Your SlideShare is downloading. ×
Prostate Cancer Canada ICGC Genome Sequencing Project
Prostate Cancer Canada ICGC Genome Sequencing Project
Prostate Cancer Canada ICGC Genome Sequencing Project
Prostate Cancer Canada ICGC Genome Sequencing Project
Prostate Cancer Canada ICGC Genome Sequencing Project
Prostate Cancer Canada ICGC Genome Sequencing Project
Prostate Cancer Canada ICGC Genome Sequencing Project
Prostate Cancer Canada ICGC Genome Sequencing Project
Upcoming SlideShare
Loading in...5

Thanks for flagging this SlideShare!

Oops! An error has occurred.

Saving this for later? Get the SlideShare app to save on your phone or tablet. Read anywhere, anytime – even offline.
Text the download link to your phone
Standard text messaging rates apply

Prostate Cancer Canada ICGC Genome Sequencing Project


Published on

Published in: Health & Medicine
  • Be the first to comment

  • Be the first to like this

No Downloads
Total Views
On Slideshare
From Embeds
Number of Embeds
Embeds 0
No embeds

Report content
Flagged as inappropriate Flag as inappropriate
Flag as inappropriate

Select your reason for flagging this presentation as inappropriate.

No notes for slide


  • 1. PCC-ICGC Pan-Canadian Prostate Cancer Genome Sequencing Project
    Prostate Cancer Canada 2011
  • 2. What is ICGC?
    ICGC = International Cancer Genome Consortium
    Members consist of project Funding Members (provide level of funding sufficient to undertake sequencing of 500 cancer cases for one type of cancer) and Research Members (provide sufficient expertise to undertake characterization of cancer genome)
    All ICGC members have either financial or scientific support of one cancer genome sequencing project
    Ensure high quality data by establishment of international standards and guidelines for genome sequencing projects
    Share ICGC project data generated by members to all researchers around the world
    Co-ordinate generation of catalogues of gene abnormalities/mutations in tumors from 50 different cancer types
  • 3. What is a genome?
    All cancers arise due to alterations in DNA
    DNA contains the genetic instructions used in the development and functioning of all living organisms
    Main role of DNA is long-term storage of genetic information
    Compared to a blueprint or recipe or code
    Contains the instructions needed to construct other components of cells
    DNA segments that carry information are called genes
    A genome contains all the hereditary information (genes) and non-hereditary information (variations) in DNA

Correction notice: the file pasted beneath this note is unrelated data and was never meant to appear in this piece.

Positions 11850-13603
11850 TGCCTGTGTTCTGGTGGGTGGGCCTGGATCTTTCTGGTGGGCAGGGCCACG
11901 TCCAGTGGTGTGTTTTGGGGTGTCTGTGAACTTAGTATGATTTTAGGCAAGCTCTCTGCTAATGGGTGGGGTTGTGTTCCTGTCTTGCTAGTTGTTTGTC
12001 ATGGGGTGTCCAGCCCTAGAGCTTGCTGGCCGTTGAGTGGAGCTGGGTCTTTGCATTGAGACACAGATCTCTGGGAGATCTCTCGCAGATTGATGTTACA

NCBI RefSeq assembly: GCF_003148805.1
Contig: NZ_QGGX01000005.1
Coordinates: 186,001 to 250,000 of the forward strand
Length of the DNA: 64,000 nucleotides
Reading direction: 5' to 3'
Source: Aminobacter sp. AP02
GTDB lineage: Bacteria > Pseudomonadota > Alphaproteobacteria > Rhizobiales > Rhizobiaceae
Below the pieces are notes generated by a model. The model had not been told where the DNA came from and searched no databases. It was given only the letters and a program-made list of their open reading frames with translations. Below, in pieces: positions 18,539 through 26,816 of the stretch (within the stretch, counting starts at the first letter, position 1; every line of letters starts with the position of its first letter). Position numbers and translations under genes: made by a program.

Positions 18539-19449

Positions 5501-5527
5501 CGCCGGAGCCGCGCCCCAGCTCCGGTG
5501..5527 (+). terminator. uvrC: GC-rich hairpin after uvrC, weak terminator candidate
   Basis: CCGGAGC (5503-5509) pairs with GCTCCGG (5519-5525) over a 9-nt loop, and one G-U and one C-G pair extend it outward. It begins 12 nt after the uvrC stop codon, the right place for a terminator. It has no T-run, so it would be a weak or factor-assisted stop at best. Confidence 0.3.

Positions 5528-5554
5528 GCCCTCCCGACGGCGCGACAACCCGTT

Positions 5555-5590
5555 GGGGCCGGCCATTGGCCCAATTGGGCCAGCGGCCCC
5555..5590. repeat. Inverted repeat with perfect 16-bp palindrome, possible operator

Organ cells contain their own set of instructions (genome)
  • 4. Analogy of a human genome stored on DNA
    A Library
    • Contains 46 books (chromosomes)
    • 5. Books range in size from 400 to 3340 pages (genes)
    • 6. Which is 48 to 250 million letter (A,C,G,T) per book
    • 7. Hence, library contains over 6 billion letters
    • 8. Library fits into a cell nucleus the size of a pinpoint
    A copy of the library (all 46 books) is contained in almost every cell of our bodies.
  • 9. What is genome sequencing?
    Listing of the genes within a genome is called sequencing
    Genome sequencing is a read from several chromosomes of various individuals or organs from several individuals
    A human genome contains approximately 20,000 different genes
    Genome sequencing refers to the study of a whole family of genes within the chromosome of a cell
    To learn what variations in genetic information underlie a disease requires comparisons across many individuals
  • 10. Why sequence prostate cancer genome?
    Despite the use of T-stage, Gleason Score and PSA, better predictors of treatment outcome/prognosis are required to individualize prostate cancer treatment options and determine the clinical course of “clinically silent” cancers.
    Given the existence of indolent cancers and a lack of individualized approaches for treatment, next generation sequencing approaches must translate genomic findings into innovative clinical practice.
    With the long natural history of the disease, having bio-banked materials with associated databases in which patients have a minimum of 5 year follow-up after treatment allows for the generation of sequencing-based genetic classifiers linked directly to clinical outcome.
  • 11. Project Outcomes
    Testing bio-banked materials from prostate cancer patients may identify genetic mutations related to :
    Indolent or aggressive cancer
    Radical prostatectomy success or failures
    Radiotherapy success and failure
    Androgen-independence and metastases
    Information may be used to develop improved diagnostic methods and therapies
    Prostate Cancer Canada 2011
  • 12. Acknowledgments
    Up to $15 million in funding will be provided by Prostate Cancer Canada (PCC), thanks to fund raised by Movember and $5 million from the Ontario Institute for Cancer Research (OICR)